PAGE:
Floyd McClung had just finished teaching at a YWAM (Youth With A Mission) school, which involved speaking, personal ministry and personal counseling—18 hour days.  Physically and spiritually exhausted, and simply “tired of people,” McClung boarded his plane back to his home in Amsterdam where he encounter the last thing he wanted—a needy, drunk man wanting his attention:

After a few minutes his head came around the corner. “Whatcha reading?” he asked as he peered over my shoulder.  “My Bible,” I replied a bit impatiently.  Couldn’t he see I wanted to be alone?  I settled back in my seat, but a few minutes later the same pair of eyes were again looking over the top of my seat. “What kind of work do you do?” he asked.

Not wanting to get involved in a long conversation, I decided to make my answer brief.  “A kind of social work,” I said, hoping he wouldn’t be interested.  It bothered me a little that I was verging on not telling the truth, but I dared not tell him I was involved in helping needy people in the inner city of Amsterdam.  That would be sure to provoke more questions.

“Mind if I sit by you?” he asked as he stepped over my crossed legs.  He seemed to be oblivious to my efforts to avoid talking to him.  He turned to face me and he reeked of alcohol.  He spat as he spoke, sending a fine spray over my face.

I was deeply irritated by this man’s obnoxiousness.  Couldn’t he see I wanted to be alone?  All my plans for a quiet morning were destroyed by his insensitivity. “Oh God,” I groaned inwardly, “please help me.” The conversation moved slowly at first.  I answered a few questions about our work in Amsterdam, and began to wonder why this man wanted so desperately to talk to someone.  As the conversation unfolded it dawned on me that perhaps I was the one who was being insensitive.

“My wife was like you,” he said after a while.  “She prayed with our children, sang to them and took them to church.  In fact,” he said slowly, his eyes misting over, “she was the only real friend I ever had.”

“Had?” I asked.  “Why are you referring to her in that way?”

“She’s gone.” By this time the tears were beginning to trickle down his cheeks.  “She died three months ago giving birth to our fifth child. Why?” he gasped, “Why did your caring God take my wife away?  She was so good.  Why not me?  Why her?  And now the government says I’m not fit to care for my own children, and they’re gone too!”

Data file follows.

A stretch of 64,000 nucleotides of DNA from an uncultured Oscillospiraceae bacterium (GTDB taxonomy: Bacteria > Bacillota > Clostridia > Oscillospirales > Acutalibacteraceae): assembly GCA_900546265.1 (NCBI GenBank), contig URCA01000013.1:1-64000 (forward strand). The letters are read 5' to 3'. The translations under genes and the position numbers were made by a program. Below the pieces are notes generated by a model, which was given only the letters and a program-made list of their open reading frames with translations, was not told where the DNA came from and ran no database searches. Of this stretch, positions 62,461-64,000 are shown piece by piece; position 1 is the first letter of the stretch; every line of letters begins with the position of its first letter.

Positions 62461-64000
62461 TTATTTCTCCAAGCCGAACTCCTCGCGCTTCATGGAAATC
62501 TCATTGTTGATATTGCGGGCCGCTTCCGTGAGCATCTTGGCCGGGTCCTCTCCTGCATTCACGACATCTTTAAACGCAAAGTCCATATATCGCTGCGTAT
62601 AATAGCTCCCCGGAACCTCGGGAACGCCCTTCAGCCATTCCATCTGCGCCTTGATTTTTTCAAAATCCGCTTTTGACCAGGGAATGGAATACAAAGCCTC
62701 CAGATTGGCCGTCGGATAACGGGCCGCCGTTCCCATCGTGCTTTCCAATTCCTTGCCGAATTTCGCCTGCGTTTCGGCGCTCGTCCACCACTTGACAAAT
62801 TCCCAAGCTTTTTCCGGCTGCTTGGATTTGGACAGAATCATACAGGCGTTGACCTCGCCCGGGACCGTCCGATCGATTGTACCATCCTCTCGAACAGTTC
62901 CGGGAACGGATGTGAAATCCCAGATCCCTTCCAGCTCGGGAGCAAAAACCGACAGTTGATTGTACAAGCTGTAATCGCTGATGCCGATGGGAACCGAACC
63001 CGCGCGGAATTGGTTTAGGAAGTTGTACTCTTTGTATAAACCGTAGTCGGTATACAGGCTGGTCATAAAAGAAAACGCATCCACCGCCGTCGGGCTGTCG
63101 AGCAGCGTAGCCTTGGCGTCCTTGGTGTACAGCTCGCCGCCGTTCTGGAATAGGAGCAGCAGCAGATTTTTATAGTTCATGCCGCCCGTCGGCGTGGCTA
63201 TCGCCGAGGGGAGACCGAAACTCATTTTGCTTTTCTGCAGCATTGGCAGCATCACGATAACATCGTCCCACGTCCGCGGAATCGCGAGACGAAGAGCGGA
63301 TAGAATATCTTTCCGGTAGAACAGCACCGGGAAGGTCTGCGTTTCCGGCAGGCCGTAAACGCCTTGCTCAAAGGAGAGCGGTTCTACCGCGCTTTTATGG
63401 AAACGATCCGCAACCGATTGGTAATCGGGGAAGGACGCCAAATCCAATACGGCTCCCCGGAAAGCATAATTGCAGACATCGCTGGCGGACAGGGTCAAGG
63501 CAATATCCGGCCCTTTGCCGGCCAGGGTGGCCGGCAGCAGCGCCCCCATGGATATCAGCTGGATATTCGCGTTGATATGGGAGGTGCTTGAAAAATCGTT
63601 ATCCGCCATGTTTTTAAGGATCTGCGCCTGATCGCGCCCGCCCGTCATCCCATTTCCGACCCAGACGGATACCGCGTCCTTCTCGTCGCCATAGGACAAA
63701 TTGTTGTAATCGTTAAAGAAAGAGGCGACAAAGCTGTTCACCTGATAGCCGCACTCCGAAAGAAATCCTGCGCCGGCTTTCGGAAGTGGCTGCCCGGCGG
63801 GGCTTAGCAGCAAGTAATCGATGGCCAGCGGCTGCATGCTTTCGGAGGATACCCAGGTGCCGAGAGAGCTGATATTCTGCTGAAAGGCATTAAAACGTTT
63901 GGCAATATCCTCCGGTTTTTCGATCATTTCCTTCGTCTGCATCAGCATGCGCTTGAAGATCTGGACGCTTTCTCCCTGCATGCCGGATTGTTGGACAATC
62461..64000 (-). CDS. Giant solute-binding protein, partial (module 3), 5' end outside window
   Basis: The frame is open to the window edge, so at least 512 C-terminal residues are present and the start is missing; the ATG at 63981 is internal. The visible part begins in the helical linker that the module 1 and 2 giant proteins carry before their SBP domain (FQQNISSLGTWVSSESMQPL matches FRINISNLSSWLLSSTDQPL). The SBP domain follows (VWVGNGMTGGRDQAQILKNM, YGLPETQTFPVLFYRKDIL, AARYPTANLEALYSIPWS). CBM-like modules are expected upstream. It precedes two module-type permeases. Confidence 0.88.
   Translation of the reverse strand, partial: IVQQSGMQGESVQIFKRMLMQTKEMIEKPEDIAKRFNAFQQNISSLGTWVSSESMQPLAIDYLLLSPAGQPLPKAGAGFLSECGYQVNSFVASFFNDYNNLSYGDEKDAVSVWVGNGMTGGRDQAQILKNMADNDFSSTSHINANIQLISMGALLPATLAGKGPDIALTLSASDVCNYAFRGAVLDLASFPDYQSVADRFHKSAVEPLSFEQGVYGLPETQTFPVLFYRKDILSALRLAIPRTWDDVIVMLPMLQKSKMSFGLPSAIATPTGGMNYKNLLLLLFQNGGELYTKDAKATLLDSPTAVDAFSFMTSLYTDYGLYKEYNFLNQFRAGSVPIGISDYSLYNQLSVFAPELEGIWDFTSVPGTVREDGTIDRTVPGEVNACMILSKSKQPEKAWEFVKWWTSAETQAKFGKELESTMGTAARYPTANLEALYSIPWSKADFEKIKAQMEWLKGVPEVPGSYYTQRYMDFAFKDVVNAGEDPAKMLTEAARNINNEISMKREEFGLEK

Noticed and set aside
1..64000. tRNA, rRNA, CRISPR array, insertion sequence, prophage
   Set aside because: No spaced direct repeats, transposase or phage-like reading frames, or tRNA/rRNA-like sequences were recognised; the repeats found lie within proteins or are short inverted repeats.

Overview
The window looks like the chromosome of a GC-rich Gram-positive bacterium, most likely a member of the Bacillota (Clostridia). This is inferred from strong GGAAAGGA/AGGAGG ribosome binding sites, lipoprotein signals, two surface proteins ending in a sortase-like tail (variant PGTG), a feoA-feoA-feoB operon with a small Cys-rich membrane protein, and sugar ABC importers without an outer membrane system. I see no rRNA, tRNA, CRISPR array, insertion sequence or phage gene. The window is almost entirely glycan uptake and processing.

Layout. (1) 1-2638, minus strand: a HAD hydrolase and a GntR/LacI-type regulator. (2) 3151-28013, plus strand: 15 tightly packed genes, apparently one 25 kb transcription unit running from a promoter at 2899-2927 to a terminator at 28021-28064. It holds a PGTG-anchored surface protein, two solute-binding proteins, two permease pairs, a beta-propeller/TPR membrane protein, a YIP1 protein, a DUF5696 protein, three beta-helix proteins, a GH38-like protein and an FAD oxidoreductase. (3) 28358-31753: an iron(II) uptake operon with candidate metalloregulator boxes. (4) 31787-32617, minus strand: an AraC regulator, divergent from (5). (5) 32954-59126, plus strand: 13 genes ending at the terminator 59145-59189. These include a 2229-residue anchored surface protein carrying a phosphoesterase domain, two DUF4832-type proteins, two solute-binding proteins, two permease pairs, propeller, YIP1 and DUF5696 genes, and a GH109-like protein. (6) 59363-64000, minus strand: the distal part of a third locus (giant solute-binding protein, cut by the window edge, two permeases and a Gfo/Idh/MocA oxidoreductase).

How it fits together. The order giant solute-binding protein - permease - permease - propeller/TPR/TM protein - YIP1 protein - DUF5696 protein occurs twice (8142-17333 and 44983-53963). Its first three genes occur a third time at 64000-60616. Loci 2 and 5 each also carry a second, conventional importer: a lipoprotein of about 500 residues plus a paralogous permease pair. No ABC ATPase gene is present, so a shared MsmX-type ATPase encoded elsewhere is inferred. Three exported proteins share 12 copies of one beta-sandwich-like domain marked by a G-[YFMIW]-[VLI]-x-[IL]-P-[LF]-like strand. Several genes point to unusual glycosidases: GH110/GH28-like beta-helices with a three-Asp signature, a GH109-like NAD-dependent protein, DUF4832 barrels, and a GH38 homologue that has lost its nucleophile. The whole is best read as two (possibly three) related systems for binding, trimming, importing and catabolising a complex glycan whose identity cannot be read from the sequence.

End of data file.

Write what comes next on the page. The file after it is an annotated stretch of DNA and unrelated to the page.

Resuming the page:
I reached out and took his hand and we wept together.  How selfish, how insensitive I had been.  I had only been thinking of my need for a little rest when someone like this man desperately needed a friend.  He filled in the rest of the story for me.  After his wife died, a government appointed social worker recommended that the children be cared for by the state.  He was so overwhelmed by grief that he couldn’t work, so he also lost his job.  In just a few weeks he had lost everything, his wife, his children and his work.  It was December so he had decided to leave; he couldn’t bear the thought of being at home alone for Christmas without his wife or children, and he was literally trying to drown his sorrows in alcohol.

He was almost too bitter to be comforted.  He had grown up with four different step-fathers and he never knew his real dad.  All of them were hard men.  When I mentioned God he reacted bitterly.  “God?” he said.  “I think if there is a God he must be a cruel monster!  Why did your loving God do this to me?

As I flew on the airplane with that wounded, hurt man, I was reminded again that many people in our world have no understanding of a loving God – a God who is a loving Father.  To speak of a loving God, a God who is a Father, only evokes pain for them.  And anger.  To speak of the father heart of God to these people, without empathizing with their pain, verges on cruelty.  The only way I could be a friend to that man, on the trip from Oslo to Amsterdam, was to be God’s love to him.  I didn’t try to give pat answers.  There were none.  I just let him be angry and then poured some oil on his wounds.  He wanted to believe in God, but deep inside his sense of justice had been violated.  He needed someone to say that it was okay for him to be angry too.  By the time I had listened and cared and wept with him, he was ready to hear me say that God was more hurt than he was by what had happened to his wife and family.

No one had ever told him that God has a broken heart. (8)

From “The Father Heart of God

What does a broken hearted God imply?

It implies that God is not the victimizer… He’s not the master puppeteer behind this world of evil, but rather that HE HATES EVIL!

His grief reveals that God doesn’t have control over evil, for, if God controlled the evil, why would He grieve Himself?

God’s broken heart attests to his innocence, justice, hate of sin and effort to do everything in His power to stop sin.  God is not the one inflicting suffering, He is the ultimate one who sufferers!  Recognizing this alone has often staved my heart from losing faith in the goodness of God.

And maybe the cross is the pinnacle of that suffering.  A suffering so intense that His body was unable to handle the grief and he died, not from the wounds of the body, but the wounds of the heart (more thoughts on this tomorrow).

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